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Reviewing the Project Files

In this lesson, we'll go through the entire project that comes with Web API project and Class library Project

Reviewing project files#

Our projects are now ready for the action, and what you need to do is open the IDE or code editor of your choice; I am using VS Code. Let's open the learnify project. I will type code followed by a space and command . to open the project directly from the terminal. If you want to do the same, open VS code, open the command palette using cmd shift P on Mac and ctrl shift P on Windows, and type shell command to find the Shell Command: Install 'code' command in PATH command. Now select this option, you will get a little notification saying Shell command 'code' successfully installed in PATH.. Now you're ready to open any project from your terminal.

Once you open the project in VScode, you will get a little popup asking Required assets to build and debug are missing from 'learnify'. Add them?. This notification is from the C# extension that we installed. And we want to add this, so press yes. If you pressed not now already, don't worry, open the command palette again and type generate. It will give you an option, Generate Assets for Build and Debug. Select this option and you will find a .vscode directory in your project. The directory contains launch.json and tasks.json files. We will talk about them once we need them.

As you can see, we have 3 directories; API, Entity, Infrastructure and a solution file, learnify.sln. Let's look at learnify.sln first. It's the structure file for organizing projects. It contains text-based information about the project environment and project state. For example, if you search for API; there you have it, it has all our projects and it manages the state of our projects.

Read more about Solution file here

Inside the Infrastructure directory & Entity directory, there are two files and two folders each. One is csproj file, which takes care of all the dependencies. It tells us the SDK version we are using, and it also has information about the references that we have added in the last lesson. They also contain Class1.cs file, which is, unfortunately, of no use to us. So to take care of them, we'd delete them. There must be two more folders which are of no use to us. I have taken care of them by excluding them in my editor. If you are seeing them and want to get rid of them, open Settings and type exclude. Click the add pattern, and add **/bin & **/obj. Press OK and exit. I have excluded them because they appear everytime you create a new Dot Net project, and you have to manually delete them every single time. This process takes care of the manual deletion work.

Now let's talk about our API project. This must be looking different from the other two directories because remember, this is our Web API project and also our starter project, every request will first hit this project before going anywhere else.

Inside the Properties folder, there is a launchsettings.json file. The settings that are present within this file are going to be used when we run the .NET application. Since we have just created the project, the environment is Development, and depending on which IDE we are using, different profiles will be invoked. If you're using Visual Studio, it is going to use the IISExpress, which will start the server on the random url. For us, if you're using Visual Studio Code, it will use the API object, which will run our server on http server 5000 and https server 5001. By default, it launches the browser when the server starts. I find that annoying, so I'll turn it to false; you can choose as per your convenience. By the way, it uses Swagger on the browser to list our API endpoints. If you don't know what Swagger is, Swagger allows you to describe the structure of your APIs so that machines can read them. Let's also get rid of the https endpoint, because we don't need it in the development environment.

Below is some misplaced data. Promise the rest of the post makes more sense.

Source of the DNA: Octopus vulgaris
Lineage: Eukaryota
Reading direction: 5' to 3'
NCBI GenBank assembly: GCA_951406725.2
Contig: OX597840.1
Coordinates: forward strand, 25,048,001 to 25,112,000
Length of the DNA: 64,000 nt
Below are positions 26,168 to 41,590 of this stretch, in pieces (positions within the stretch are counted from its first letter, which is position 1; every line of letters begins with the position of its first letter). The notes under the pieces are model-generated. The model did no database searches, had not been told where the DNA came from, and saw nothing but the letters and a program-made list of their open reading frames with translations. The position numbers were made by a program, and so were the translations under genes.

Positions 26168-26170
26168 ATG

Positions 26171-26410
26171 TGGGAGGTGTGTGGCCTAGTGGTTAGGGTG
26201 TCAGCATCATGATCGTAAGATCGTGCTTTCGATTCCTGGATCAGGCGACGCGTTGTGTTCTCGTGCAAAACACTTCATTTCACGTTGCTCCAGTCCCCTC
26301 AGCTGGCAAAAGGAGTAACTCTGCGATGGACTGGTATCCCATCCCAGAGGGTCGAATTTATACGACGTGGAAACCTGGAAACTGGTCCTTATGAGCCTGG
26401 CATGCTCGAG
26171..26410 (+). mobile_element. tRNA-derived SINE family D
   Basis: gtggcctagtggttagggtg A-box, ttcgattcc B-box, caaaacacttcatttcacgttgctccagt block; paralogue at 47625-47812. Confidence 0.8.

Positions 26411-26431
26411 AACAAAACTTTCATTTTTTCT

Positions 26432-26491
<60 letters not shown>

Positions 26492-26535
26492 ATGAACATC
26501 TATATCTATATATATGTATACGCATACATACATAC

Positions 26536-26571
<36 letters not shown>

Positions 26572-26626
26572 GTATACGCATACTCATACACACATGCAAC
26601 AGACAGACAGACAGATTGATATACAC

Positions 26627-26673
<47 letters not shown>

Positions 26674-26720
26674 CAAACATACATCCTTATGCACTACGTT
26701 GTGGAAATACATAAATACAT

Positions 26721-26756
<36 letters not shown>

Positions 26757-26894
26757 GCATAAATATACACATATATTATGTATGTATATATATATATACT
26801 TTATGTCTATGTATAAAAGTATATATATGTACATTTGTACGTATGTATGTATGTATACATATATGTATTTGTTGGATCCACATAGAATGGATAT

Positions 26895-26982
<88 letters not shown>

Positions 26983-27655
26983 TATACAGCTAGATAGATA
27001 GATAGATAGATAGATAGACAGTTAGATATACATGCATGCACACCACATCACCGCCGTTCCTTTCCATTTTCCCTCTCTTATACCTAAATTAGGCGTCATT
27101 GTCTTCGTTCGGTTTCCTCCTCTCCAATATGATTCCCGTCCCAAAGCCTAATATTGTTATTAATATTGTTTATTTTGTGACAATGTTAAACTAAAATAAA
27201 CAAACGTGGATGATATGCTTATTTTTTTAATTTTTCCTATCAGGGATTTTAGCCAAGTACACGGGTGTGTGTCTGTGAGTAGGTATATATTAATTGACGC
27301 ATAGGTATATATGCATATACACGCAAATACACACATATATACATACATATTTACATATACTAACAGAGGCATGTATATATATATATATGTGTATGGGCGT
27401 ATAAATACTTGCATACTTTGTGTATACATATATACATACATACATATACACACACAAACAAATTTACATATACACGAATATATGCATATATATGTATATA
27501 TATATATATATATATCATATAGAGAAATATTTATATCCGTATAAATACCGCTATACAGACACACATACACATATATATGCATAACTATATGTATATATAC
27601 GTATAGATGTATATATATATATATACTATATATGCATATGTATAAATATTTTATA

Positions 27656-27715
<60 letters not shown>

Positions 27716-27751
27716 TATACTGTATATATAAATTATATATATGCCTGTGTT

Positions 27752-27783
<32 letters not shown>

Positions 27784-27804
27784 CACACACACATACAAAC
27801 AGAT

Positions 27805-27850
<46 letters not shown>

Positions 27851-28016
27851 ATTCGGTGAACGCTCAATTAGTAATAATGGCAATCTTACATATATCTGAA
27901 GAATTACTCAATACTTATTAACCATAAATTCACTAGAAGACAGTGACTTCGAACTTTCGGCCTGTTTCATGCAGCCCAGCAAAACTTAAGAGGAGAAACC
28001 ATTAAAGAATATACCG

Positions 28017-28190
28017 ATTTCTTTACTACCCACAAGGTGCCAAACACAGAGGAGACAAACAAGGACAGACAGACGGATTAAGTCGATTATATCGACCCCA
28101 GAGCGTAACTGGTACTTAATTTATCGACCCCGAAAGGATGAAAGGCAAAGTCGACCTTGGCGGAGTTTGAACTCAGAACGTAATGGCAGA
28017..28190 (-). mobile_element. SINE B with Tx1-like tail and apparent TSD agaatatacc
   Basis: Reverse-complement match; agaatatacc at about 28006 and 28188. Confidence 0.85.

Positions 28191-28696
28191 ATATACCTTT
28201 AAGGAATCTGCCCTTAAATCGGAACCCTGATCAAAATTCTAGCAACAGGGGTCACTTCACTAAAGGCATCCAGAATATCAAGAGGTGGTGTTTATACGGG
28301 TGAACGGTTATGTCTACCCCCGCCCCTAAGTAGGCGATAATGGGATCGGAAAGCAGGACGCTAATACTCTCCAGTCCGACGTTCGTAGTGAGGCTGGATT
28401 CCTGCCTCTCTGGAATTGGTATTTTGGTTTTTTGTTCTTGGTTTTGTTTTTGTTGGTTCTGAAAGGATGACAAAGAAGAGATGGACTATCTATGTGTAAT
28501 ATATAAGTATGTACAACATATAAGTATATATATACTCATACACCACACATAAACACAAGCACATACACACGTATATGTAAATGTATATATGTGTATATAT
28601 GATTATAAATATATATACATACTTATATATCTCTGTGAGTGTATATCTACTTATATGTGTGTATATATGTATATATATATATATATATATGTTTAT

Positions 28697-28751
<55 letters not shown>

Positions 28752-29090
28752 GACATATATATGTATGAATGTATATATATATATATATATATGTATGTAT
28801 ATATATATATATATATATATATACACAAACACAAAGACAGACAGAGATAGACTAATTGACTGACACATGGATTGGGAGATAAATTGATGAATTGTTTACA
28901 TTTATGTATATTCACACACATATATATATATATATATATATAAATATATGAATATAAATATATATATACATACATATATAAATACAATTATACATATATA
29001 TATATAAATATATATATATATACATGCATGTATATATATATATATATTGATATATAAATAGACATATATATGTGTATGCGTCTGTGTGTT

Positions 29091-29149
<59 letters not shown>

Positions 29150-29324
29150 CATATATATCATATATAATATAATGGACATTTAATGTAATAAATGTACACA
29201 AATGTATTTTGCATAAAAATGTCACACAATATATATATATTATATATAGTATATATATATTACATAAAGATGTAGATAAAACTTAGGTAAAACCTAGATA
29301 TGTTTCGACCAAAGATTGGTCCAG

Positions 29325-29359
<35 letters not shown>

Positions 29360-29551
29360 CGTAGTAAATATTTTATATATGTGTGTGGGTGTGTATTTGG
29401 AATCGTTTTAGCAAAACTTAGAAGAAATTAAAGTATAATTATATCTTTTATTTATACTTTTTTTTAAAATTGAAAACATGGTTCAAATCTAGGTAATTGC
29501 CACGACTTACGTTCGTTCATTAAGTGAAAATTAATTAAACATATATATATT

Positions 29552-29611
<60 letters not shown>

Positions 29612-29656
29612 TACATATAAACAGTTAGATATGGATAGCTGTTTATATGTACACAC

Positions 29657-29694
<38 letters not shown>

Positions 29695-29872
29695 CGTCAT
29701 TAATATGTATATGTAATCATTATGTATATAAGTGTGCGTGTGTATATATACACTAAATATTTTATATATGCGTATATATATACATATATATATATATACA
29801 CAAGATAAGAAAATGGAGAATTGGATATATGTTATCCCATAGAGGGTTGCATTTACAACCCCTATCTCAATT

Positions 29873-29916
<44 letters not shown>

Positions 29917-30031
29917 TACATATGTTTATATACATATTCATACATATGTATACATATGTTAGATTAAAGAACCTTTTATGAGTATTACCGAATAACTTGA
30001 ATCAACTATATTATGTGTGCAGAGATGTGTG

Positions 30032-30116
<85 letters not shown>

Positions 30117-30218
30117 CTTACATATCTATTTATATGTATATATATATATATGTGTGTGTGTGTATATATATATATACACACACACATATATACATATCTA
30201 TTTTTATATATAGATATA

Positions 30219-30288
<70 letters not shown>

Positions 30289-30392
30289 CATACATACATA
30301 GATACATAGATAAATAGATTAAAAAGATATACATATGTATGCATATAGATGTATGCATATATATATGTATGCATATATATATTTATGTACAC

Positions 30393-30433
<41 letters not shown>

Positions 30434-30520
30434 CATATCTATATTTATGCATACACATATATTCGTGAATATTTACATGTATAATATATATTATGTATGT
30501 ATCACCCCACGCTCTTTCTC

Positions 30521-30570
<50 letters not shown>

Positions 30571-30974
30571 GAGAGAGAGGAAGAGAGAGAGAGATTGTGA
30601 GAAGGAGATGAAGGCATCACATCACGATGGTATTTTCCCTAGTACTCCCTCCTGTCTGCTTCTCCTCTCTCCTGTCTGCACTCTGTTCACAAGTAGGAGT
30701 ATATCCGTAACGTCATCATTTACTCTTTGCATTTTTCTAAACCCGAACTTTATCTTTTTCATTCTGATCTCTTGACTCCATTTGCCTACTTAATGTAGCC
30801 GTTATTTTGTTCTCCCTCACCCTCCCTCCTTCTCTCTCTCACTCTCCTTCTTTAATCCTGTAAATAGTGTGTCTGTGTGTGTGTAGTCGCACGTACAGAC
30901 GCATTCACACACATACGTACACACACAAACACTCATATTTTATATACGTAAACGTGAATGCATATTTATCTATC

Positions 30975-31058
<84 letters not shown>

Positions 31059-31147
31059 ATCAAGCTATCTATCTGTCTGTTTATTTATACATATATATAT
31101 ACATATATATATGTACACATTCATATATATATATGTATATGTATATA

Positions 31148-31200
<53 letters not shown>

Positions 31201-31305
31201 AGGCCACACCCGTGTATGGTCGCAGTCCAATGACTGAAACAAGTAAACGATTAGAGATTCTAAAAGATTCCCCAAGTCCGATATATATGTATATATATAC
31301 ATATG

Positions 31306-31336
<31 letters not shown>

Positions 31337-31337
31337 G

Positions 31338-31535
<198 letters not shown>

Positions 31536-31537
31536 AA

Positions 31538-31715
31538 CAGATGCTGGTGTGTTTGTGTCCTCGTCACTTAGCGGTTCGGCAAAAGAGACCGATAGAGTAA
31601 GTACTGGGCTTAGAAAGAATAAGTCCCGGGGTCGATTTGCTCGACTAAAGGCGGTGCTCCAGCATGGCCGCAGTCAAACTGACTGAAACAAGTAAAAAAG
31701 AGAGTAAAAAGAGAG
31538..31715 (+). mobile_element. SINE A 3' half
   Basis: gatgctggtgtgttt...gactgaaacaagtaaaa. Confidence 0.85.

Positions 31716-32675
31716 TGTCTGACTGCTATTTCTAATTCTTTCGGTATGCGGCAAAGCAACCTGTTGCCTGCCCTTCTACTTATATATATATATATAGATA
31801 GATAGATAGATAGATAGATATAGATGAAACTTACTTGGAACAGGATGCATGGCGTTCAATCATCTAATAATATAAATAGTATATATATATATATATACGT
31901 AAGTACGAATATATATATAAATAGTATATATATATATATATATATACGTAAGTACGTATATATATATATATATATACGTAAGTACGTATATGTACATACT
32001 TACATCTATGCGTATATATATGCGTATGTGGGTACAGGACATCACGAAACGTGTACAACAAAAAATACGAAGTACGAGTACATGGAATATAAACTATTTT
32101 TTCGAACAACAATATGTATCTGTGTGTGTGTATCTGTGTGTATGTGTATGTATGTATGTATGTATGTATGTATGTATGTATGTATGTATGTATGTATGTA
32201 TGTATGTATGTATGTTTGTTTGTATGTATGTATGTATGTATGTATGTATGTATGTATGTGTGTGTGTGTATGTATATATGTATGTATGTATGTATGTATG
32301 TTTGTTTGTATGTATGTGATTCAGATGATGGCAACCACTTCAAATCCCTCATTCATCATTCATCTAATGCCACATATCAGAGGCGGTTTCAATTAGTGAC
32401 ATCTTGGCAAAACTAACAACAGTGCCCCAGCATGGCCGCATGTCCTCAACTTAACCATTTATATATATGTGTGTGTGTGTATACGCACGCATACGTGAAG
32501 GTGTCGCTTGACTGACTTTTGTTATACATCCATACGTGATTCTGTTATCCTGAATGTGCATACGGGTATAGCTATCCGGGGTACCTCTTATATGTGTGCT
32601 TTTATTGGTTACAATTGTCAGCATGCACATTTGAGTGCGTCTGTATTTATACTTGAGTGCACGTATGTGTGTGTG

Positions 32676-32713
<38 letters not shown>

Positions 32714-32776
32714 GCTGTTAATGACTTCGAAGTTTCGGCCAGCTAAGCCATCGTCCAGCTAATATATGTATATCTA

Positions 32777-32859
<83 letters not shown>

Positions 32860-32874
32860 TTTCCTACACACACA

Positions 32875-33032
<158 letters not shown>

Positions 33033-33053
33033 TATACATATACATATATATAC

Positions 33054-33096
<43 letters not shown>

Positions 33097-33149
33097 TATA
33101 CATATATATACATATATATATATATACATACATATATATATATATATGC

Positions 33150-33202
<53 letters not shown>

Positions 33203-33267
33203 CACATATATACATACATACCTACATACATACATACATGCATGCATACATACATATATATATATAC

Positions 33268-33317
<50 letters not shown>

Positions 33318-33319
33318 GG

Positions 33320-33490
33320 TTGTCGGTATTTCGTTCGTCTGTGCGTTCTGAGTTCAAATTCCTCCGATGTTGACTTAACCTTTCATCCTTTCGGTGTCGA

Now, rather than using the terminal from outside, we can use the integrated terminal which VS Code provides us, to open the terminal. Press ctrl + `; this will open the integrated terminal. Now to start the server, let's go inside the API folder using cd API, and run the command dotnet run. This will start our server.

As you can see, the server is running on http://localhost:5000, exactly as mentioned in the launchsettings.json file. To stop this server, you can type ctrl + c, and we can also see that the Hosting environment is Development.

At the bottom is the root path of our project. let's stop the server by using ctrl and c. Now rather than using dotnet run command, let's use dotnet watch run command. This will keep an eye on our projects and will show us the changes without restarting the server.

Let's look at the Program.cs file first. This will be familiar to you if you have worked with C# before. When we run the command dotnet watch run, this Main method is the one which gets invoked. Inside this method, it's calling a CreateHostBuilder method which is located below. This method is responsible for hosting our Kestrel web server and hosting on our localhost 5000. This method also adds some default configurations to our project, as you can see in the ConfigureWebHostDefaults. It uses a Startup class which we are going to see next. It also loads the environment variables that come from the appsettings.json file or from the appsettings.development.json file. Let's take a look at them. Our appsettings.development.json will only run if we are in the development environment. It has some default logging settings. Let's change Microsoft from Warning to Information, as it will help us give the detailed logs. The appsettings.json file will run regardless of any mode we're in; Development or Production.

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